To be vexed DH is upstairs playing games with DD (9)

(70 Posts)
HolidayArmadillo Mon 26-Aug-13 15:53:24

It's a typical bank holiday here with little planned, we've done a house tidy, car wash, car tidy etc. plan had been to watch films with kids and get popcorn etc, dd turned her nose up at that so I said fine but entertain yourself then. DD has always been for want of a better phrase 'high maintenance' and virtually incapable of entertaining herself, she won't play games or with toys on her own she always has to have an adult 'doing' with her and it drives me nuts. She has always been like this it isn't a new thing, anyway she decided she would play out but returned shortly after stating none if her friends were in and so 'what can I do now, I'm bored'. I suggested she play in her room or read or watch a film, she theatrically exclaimed that's what she had been doing ALL DAY and stomped off. Within 10 mins DH had followed her upstairs and is now playing board games which has annoyed me as she always gets her own way and gets one of us to entertain her. At age 9 - 10 in a few weeks AIBU to think she shouldn't expect to be entertained 24/7?

saintmerryweather Mon 26-Aug-13 15:56:18

yanbu

In my house I'd be over the moon that DD was getting her dads full attention - and I could spend the afternoon on mumsnet without getting interupted. wink

mynewpassion Mon 26-Aug-13 15:57:41

Maybe he wants to play with her.

thebody Mon 26-Aug-13 16:01:20

she sounds a bit like you op. why don't you all play a board game together?

and not getting this 'play in her room thing' this is holiday family time.

just remember she's already 9, in a few years she'll be out all the time and only ask you for money and lifts.

my 4 are all out, wish they were 9 again!!

sweetestcup Mon 26-Aug-13 16:02:59

Yanbu but yes maybe your DH wants to. This would annoy me though if my 11 year old was like this.

BrokenSunglasses Mon 26-Aug-13 16:04:12

You are annoyed that your husband is playing with your child? You think it's a problem because your daughter wants to spend as much time playing with her parents as she can?

Seriously?

hmm

Yanbu. I spend hours taking my dds out and about in the holidays. And the second we are home dd1 announces she's bored. I too get increasingly annoyed that she can't entertain herself for five mins so that I can get something done.

It's one day, I don't think your expecting too much for your dd to occupy herself and I can see why you are annoyed at your dh for givin into the whining.

AmI right in thinking that the problem isn't that he's sting with her, more that he's given in to her strop?

Sting? Playing blush

HolidayArmadillo Mon 26-Aug-13 16:09:56

She sounds a bit like me?! confused this weekend she has been taken swimming, played out with friends, the cinema and had a sleepover. A suggestion was made for her to do something with us that didn't A) involve spending money or B) expend much energy (I did a 60 mile charity bike ride yesterday and ache everywhere today) and she didn't want to do it so I suggested playing in her room, not sending her to borstal! I guess what I'm trying to say is how can I ever expect her to entertain herself if each time I try to encourage it DH panders to her and plays with her, which is lovely but very wearing to have a 9 year old who is incapable of amusing herself!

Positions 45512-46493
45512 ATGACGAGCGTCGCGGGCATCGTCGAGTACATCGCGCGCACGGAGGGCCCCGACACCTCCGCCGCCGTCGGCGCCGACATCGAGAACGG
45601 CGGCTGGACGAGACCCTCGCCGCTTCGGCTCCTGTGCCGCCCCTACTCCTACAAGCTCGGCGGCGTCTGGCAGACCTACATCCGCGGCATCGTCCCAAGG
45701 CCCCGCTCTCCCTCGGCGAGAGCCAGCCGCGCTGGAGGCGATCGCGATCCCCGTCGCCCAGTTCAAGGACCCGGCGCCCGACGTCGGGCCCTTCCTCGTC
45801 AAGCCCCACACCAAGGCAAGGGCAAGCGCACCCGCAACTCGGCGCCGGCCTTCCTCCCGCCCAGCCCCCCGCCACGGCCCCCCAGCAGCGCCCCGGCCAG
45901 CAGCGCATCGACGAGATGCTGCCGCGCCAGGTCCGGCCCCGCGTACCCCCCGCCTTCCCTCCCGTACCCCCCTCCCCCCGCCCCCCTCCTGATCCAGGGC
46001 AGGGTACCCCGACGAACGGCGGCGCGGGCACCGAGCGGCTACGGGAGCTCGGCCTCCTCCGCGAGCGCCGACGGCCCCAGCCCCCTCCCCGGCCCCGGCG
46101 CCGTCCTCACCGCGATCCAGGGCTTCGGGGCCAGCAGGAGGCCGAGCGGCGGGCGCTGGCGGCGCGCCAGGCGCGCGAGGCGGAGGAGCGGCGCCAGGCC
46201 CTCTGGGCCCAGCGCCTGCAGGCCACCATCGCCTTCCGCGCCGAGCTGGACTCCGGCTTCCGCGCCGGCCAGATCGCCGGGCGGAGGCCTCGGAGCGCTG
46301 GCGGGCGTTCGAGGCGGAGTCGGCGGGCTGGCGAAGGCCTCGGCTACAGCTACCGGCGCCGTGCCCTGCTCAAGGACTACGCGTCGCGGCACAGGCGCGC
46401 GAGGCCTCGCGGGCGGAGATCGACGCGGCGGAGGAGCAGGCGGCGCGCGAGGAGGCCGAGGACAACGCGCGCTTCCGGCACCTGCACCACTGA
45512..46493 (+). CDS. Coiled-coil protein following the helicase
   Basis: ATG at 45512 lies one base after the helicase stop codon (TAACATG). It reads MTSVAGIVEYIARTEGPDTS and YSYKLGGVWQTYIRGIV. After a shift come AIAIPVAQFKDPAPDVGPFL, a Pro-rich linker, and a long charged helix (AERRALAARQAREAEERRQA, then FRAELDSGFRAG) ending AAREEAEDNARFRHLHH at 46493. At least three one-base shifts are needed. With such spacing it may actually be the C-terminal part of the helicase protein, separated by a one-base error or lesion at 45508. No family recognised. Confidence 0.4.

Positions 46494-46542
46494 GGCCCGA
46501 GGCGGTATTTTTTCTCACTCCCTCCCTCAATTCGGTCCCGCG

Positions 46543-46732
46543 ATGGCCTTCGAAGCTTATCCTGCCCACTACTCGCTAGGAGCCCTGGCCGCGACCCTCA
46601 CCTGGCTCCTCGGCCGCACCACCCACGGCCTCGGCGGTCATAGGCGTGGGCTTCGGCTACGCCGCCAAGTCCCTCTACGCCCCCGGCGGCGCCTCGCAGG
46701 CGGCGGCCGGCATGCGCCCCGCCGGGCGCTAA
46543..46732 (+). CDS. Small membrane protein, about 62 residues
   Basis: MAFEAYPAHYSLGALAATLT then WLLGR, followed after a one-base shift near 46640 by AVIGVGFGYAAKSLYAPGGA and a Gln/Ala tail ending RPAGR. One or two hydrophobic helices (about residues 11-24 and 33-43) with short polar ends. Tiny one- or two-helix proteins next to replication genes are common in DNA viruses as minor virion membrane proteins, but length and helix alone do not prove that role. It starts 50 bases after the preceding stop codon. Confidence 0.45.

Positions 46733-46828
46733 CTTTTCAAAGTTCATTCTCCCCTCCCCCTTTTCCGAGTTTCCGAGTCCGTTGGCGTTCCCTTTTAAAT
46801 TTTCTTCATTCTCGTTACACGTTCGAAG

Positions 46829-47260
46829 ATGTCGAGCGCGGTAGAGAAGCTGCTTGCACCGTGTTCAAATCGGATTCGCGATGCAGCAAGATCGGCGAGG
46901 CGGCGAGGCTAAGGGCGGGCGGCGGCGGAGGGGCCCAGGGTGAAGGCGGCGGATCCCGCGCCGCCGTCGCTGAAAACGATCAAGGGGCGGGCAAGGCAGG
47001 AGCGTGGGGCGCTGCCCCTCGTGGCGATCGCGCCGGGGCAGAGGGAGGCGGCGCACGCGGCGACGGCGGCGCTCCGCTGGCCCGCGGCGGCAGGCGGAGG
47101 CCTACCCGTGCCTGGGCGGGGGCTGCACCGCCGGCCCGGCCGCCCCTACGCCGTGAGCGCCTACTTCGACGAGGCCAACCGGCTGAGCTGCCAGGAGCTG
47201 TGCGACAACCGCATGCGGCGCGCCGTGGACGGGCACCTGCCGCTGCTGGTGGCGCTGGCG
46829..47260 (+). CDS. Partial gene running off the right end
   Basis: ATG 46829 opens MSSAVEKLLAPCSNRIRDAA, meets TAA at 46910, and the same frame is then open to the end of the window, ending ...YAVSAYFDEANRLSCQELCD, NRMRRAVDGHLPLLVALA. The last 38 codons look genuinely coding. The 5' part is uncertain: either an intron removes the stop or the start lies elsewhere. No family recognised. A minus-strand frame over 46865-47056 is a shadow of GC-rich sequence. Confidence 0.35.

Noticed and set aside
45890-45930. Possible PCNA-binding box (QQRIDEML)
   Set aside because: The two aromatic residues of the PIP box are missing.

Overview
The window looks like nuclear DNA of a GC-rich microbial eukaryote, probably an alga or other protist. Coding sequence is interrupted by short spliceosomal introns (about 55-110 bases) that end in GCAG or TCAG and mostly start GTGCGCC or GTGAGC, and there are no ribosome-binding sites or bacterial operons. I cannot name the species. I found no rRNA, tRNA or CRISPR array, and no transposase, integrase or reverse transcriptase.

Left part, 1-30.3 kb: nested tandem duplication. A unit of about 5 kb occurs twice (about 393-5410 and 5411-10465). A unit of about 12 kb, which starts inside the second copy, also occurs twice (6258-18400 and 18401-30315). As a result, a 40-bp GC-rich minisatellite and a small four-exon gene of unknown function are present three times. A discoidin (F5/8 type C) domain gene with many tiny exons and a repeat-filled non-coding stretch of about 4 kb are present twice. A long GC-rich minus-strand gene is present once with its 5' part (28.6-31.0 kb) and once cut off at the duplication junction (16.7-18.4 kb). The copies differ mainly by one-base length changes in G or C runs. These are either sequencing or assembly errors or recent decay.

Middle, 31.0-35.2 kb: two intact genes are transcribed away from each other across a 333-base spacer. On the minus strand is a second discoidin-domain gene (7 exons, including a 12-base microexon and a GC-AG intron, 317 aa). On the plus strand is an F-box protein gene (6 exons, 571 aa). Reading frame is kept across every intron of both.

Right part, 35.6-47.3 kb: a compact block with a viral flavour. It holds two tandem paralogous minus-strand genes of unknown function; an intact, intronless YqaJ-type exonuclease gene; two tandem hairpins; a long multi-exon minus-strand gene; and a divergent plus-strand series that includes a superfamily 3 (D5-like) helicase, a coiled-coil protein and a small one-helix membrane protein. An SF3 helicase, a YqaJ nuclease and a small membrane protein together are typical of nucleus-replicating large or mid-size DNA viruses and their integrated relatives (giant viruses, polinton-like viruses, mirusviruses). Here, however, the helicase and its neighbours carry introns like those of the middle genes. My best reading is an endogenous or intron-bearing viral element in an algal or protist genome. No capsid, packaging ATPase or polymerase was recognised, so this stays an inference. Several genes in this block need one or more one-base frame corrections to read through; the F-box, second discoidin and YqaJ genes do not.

HolidayArmadillo Mon 26-Aug-13 16:10:49

Caffeine yes, that is more the issue.

StephenFrySaidSo Mon 26-Aug-13 16:11:54

hang on- so because your DD didn't want to do the things you wanted to do, she's shouldn't be allowed to do the things she does want to do with an adult who wants to do those things with her? she should spend the bank holiday in her room on her own? hmm

StephenFrySaidSo Mon 26-Aug-13 16:15:07

why do you care aslong as you're not the one having to play with her? if your dh is happy to be with her then why is it a problem that she likes having someone with her? you don't get to dictate the relationship her father has with her just because it's not what you would do.

I think you have a point tbh.

No one has the time energy or money to fill every second of every day. They do need to learn to occupy themselves. Houses don't clean themselves and a person has to cook tea. Surely between books, DVDs electronic gadgets and a garden they can think of something.

Dackyduddles Mon 26-Aug-13 16:15:12

Stephen, excellent point!

HolidayArmadillo Mon 26-Aug-13 16:19:10

Ok I guess iabu but I just obviously live in an odd parallel universe where i think kids should be able to entertain themselves at least some of the time. It gets wearing. Really wearing. And DH gets that too. He gets just as exasperated by it as I do but he's a giver inner. Anything for an easy life. I accept the overwhelming response is IABU but sometimes Mumsnet is an odd place to hang around!

HolidayArmadillo Mon 26-Aug-13 16:20:15